Published Date: Dec 9, 2015
Energy security is critical to economic growth, human development and achievement of post-2015 development agenda. In South Asian countries that include Pakistan, the demand for energy is increasing rapidly, thanks to fast developmental growth in the region and if one follows World Bank forecast the area will beat East Asia in economic development by 2016. But, the growth has created higher demand for energy and energy demand has also become an important factor for the overall sustainability in South Asia. The energy security was also one of the central topics at the SDPIs eighteenth sustainable development conference currently being held in Islamabad.
The momentum of growth which South Asia is enjoying is in a dire need of an adequate supply of energy on the sustainable basis. The region is facing extremely low per capita energy availability and consumption. As of 2010, according to World Bank close to 26 percent of the regional population did not have access to electricity, even though a quarter of worlds population lives in the area and the region has the largest chunk of the global un-electrified population. On the other hand, close to 62 percent population in the area according to a study by SDPI has no access to non-solid cooking fuels. The situation will only get worse as the demand for energy will grow to keep pace with the growing population and economy.
The major issues that face the South Asias energy security in general and Pakistan in particular, are higher cost and difficulties of providing conventional power infrastructure to reach a large number of populations living in rural areas. Heavy dependence on traditional energy for domestic usage and an undesirable, yet growing dependence on imported fossil fuels. But, given the resource constraints, domestic energy security is almost infeasible for Pakistan and the region without import dependency and exposing to geopolitical risks. That is why the situation calls for regional energy cooperation in the region which can also be the major step in energy security in the area.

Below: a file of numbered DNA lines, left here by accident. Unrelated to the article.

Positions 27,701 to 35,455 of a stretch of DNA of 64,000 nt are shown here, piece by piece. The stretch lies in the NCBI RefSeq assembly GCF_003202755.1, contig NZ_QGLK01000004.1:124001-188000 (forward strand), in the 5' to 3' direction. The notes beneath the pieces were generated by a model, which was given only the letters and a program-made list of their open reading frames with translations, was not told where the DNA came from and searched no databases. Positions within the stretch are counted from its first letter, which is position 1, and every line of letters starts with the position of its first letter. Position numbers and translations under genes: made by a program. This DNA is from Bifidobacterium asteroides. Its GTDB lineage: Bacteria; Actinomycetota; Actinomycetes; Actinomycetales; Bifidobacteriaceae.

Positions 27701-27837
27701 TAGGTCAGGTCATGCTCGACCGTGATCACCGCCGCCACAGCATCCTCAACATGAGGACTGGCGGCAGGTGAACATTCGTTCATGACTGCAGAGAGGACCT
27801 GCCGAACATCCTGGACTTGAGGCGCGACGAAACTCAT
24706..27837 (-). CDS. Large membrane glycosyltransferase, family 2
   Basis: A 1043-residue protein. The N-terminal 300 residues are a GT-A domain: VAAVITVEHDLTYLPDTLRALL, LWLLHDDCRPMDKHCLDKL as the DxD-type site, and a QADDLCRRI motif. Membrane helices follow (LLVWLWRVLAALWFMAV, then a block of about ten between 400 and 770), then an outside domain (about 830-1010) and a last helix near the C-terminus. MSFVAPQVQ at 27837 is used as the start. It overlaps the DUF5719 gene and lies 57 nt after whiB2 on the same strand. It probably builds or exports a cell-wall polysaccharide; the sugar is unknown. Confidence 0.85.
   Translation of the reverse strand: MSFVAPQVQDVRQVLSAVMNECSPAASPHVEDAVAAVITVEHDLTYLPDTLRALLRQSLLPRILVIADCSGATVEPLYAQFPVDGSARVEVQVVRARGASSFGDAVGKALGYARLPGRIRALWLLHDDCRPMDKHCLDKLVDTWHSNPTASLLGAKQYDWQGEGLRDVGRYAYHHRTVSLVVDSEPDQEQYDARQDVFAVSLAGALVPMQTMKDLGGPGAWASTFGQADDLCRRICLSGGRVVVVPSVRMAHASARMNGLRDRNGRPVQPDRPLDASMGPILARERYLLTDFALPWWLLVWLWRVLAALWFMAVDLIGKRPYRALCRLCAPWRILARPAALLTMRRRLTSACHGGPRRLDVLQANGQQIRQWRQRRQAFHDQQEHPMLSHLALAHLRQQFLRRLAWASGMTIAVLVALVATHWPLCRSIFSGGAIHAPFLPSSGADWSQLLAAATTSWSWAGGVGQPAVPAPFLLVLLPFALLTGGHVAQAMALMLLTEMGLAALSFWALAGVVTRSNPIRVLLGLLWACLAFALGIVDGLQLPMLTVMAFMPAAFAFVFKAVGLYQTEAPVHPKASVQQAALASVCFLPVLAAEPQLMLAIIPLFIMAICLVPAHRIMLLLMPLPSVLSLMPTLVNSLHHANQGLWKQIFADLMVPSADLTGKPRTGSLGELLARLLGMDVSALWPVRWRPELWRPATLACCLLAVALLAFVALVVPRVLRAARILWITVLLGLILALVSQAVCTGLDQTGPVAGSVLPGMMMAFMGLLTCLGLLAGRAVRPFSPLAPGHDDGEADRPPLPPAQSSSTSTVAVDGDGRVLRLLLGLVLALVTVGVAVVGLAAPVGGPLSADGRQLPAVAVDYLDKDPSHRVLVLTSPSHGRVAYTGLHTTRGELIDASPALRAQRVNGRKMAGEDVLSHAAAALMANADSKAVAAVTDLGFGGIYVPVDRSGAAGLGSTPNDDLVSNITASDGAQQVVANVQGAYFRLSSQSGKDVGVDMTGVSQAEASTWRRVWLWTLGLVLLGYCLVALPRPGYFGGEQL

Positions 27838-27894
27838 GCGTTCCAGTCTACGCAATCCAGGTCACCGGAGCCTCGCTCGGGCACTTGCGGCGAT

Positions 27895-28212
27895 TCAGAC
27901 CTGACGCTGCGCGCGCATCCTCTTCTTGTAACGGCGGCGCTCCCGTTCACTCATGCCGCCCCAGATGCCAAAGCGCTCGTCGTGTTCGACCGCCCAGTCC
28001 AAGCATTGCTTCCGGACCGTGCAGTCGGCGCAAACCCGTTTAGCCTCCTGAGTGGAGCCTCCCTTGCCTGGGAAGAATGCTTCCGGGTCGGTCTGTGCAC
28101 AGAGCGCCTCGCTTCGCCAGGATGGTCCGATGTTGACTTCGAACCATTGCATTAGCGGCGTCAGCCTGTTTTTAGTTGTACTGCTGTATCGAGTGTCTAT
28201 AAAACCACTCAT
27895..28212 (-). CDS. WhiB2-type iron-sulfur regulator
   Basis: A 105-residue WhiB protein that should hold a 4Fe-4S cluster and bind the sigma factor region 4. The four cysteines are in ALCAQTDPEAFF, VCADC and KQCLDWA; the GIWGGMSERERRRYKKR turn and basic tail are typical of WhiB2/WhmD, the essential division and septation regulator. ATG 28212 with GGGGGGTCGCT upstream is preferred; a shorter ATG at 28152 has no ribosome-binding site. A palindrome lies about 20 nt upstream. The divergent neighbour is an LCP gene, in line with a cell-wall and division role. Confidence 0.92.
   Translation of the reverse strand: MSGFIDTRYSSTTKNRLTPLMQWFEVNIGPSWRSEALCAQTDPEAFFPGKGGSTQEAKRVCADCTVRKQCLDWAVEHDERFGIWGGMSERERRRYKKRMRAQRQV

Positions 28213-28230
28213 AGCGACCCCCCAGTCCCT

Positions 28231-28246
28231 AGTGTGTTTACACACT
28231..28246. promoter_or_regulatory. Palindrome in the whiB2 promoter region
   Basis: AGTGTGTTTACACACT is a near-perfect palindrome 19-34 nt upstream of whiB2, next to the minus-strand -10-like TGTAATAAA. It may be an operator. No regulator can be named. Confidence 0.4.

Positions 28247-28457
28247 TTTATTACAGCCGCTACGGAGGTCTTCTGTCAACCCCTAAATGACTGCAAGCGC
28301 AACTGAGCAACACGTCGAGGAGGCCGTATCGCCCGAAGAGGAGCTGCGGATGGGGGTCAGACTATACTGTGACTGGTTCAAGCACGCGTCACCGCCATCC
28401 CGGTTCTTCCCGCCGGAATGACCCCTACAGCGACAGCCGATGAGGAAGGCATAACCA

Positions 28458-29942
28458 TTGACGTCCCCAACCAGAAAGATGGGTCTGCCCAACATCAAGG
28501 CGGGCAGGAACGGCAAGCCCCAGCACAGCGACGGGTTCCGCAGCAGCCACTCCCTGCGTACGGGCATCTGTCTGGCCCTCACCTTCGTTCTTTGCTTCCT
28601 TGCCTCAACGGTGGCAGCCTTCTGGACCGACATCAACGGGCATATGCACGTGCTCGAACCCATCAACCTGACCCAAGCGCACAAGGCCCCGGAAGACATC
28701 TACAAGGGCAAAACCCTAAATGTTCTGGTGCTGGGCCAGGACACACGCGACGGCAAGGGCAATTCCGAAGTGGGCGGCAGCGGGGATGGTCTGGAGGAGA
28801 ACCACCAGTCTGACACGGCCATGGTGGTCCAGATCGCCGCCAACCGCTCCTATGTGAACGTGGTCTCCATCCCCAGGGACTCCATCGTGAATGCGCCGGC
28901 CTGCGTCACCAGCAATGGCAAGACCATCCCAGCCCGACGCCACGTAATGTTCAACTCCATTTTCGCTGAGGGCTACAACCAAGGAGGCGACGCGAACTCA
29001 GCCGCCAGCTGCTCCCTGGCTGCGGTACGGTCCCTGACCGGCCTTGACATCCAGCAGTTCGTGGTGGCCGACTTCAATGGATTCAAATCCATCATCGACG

There is enough evidence that South Asia can achieve regional energy security through developing a regional electricity grid and market. Energy resource surplus countries such as Nepal, and Bhutan, could benefit from export-led growth, which would simultaneously meet demands in energy deficient countries like Pakistan and Bangladesh. At the moment, the regional energy trade between South Asian countries constitutes is less than 5 percent of total trade within the region.
According to a recent report by World Bank, there are complementarities in electricity demand and resource endowments among countries in this region due to the diversity of primary energy resources and differences in seasonal patterns of supply and demand. If thats not enough regional cooperation is expected to bring in economies of scale in investment, consolidate financial situation, enhance competition and efficiency, and enable cost-effective penetration of advanced energy technologies.
Nevertheless, there are some positive signs. Pakistan, along with other SAARC member countries, signed a regional cooperation agreement on electricity trade during the summit at Kathmandu. Under this agreement, Pakistan, India, Sri Lanka and Bangladesh would be able to import electricity from hydropower-rich Nepal and Bhutan.
However, with that set going by experience, merely signing an agreement will not sufficient. There are some shortcomings like poor installation of generation capacity, insufficient operational efficiency, and the weak financial performance of utilities, hesitant private sector participation and limited power sector reforms. Furthermore, the biggest issues related to any regional trade is policy, institutional and political barriers. Lack of confidence and trust in the countries, in particular between India and Pakistan trade-restrictive policies and challenges in establishing effective regional agencies are other obstacles to regional energy cooperation.
Having said that the need for regional cooperation on regional energy security is necessary and that is why it is high time for the South Asian region to have a dedicated regional agency whose job should be to create an institutional memory that does not erode with political changes and to steer the dialogues and initiatives.